Speaking to BioBioChile, veterinarian Erick Lucero recalls that stray dogs often act in groups and thus participate in protests. “When there are groups of people walking around, it attracts the dogs and they get excited and follow,” says Lucero.



No one can say that the Chilean students really took into account his “political conscience” by symbolizing Matapacos. So let’s leave Lucero’s digital course putting what we have learned in our pockets and move on to the verbal course of Chilean sociologist Jaime Rodriguez to talk about the iconography of the work.

In the Matapacos documentary, Rodriguez identifies the symbolization of the dog with “the importance of being on the street”. Stating that the street struggle, along with nationwide strikes and other actions since the Pinochet dictatorship, have created their own “iconography,” Rodriguez also notes that what is experienced on the streets is unchanging oppression:[Matapacos] He talks about how precarious it is to be on the street. On the other hand, Matapacos also highlights the absolute precariousness and precariousness that is the reason for being on the streets. After all, he is a street dog, not a house dog. And a stray dog ​​can represent vulnerability and insecurity. Thousands of people on the street are there with the same discomfort and the same dissatisfaction with the precariousness offered by the system.

Stating that “symbols” determine the character of a mobilization and that is why they are so important, Rodriguez said: “It is no coincidence that young people and students take to the streets and express their unease when no one else can. Behind the students hides a story of precariousness and a new social order. In this sense, for example, the perception of unity emerges in the photograph of a dog. Which isn’t just any dog. There are thousands of pictures of dogs wearing bandanas standing up and attacking law enforcement agencies online. What you see on television and in the news is another thing, another iconography of what happened: the aggressor, the criminals and the criminalization of the movement…”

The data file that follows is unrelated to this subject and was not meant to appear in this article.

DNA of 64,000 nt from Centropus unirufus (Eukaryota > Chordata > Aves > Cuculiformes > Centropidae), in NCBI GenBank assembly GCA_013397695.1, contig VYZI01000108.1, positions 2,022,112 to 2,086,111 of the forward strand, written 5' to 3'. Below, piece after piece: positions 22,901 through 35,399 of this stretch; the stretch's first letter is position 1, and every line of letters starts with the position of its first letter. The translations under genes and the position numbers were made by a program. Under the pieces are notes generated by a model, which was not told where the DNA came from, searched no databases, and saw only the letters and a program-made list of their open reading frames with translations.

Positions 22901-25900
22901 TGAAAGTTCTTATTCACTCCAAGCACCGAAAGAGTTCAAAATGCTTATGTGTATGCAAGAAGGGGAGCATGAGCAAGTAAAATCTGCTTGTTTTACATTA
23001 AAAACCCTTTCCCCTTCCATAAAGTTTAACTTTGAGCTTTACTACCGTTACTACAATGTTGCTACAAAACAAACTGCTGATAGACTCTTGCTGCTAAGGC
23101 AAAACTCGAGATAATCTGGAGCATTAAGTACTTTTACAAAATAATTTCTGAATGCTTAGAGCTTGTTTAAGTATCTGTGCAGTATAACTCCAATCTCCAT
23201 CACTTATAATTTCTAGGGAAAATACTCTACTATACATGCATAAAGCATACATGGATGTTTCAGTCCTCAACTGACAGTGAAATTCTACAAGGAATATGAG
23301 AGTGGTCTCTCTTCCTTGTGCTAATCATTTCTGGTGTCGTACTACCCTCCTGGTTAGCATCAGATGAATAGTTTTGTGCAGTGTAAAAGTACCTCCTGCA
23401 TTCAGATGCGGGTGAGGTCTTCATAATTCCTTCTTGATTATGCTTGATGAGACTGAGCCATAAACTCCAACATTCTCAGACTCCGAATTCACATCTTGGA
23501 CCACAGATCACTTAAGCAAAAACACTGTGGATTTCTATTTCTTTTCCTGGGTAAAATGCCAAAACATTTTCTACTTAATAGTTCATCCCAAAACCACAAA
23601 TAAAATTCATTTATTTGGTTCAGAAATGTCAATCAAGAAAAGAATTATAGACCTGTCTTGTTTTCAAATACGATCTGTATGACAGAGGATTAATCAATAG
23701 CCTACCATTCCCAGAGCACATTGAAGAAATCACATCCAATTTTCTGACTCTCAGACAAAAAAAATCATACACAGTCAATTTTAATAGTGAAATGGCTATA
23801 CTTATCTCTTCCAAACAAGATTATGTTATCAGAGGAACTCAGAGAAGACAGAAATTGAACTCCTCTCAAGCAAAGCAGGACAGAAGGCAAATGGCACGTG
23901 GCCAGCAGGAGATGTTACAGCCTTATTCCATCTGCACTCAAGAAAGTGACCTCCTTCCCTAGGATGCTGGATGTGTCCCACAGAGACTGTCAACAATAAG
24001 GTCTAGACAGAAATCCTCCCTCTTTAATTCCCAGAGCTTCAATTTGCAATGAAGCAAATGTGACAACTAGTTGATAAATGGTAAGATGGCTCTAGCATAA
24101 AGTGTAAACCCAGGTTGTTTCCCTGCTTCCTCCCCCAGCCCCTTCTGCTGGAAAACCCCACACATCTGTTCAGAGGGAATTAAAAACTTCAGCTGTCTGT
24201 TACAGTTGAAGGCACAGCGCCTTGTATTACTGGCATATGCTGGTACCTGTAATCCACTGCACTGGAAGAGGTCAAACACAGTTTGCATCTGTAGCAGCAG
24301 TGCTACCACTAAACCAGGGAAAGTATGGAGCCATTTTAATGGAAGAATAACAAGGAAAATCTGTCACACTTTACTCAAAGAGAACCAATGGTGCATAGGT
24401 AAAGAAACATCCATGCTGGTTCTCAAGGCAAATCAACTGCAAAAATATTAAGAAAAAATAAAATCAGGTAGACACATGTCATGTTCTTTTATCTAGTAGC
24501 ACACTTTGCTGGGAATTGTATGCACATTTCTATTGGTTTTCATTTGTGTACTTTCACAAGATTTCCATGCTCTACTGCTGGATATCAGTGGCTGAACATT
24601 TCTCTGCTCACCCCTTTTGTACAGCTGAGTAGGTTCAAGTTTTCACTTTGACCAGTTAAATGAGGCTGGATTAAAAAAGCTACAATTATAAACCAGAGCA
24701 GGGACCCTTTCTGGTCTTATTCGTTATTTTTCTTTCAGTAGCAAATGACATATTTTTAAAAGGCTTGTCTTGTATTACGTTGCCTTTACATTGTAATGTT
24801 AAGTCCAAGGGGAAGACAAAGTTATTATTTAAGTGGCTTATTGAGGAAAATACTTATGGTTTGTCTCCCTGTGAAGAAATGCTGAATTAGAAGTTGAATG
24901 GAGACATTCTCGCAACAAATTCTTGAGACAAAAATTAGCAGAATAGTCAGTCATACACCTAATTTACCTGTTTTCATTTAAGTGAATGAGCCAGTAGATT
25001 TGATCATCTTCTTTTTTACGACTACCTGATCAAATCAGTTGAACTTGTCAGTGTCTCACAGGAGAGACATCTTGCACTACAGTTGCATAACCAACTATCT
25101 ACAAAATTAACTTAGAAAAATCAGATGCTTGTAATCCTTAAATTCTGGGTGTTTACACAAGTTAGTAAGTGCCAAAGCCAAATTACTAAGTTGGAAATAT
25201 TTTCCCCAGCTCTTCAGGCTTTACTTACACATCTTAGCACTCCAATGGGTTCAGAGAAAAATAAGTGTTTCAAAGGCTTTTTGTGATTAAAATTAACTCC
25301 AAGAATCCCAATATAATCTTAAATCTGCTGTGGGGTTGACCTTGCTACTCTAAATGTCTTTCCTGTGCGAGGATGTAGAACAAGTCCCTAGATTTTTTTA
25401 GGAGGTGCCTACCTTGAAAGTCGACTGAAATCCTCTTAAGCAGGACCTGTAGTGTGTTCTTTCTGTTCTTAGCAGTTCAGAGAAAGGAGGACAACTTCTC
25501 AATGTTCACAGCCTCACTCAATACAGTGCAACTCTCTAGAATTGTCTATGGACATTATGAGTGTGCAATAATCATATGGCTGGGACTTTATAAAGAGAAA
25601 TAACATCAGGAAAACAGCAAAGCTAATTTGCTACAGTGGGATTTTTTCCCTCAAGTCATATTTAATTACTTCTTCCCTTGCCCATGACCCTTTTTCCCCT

Matapacos died aged 12 at the vet where he was treated in 2017. However, it wasn’t just his thirty-plus offspring who could claim the legacy he left behind. In the great demonstrations against neoliberal policies in the country in 2019-2020, the shadow of Matapacos was embodied and honored with a gigantic statue. There were pictures on the walls and models of the protesters in their hands. In fact, her fame spread so much that it reached the United States. There have been illustrations showing Matapacos jumping turnstiles during transportation protests in New York. Another drawing even showed the Chilean stray landing in New York, where he had swum away, ready for a fight.

Negro Matapacos or Vaquita from Chile… Kanellos or Loukanikos from Greece… Action, the stray dog ​​of Taksim, who we know from the Gezi Resistance… As the pulse of history grew stronger , each of them took their place at the bottom of the social hierarchy. They showed their side physically, yes. But partly because we need their image, they embody it. Not only did the Gazapizim inspire the phrase “Someday the stray dogs will run over your pet tigers”, but they became the unofficial representative of a group like the Matapacos if any.

Rodriguez says at the end of his words: “A dog, represented by a stray dog, these suboptimal segments, debate the power of the higher. This pattern of arguing for power is experienced by the small forces from below who rise up against the big power. Students make demands of the government, institutions ban each other, etc. All this has a reflection in the street. It manifests itself in the form of a dog, the smallest of the street hierarchies: it barks, it makes noise, it moves…”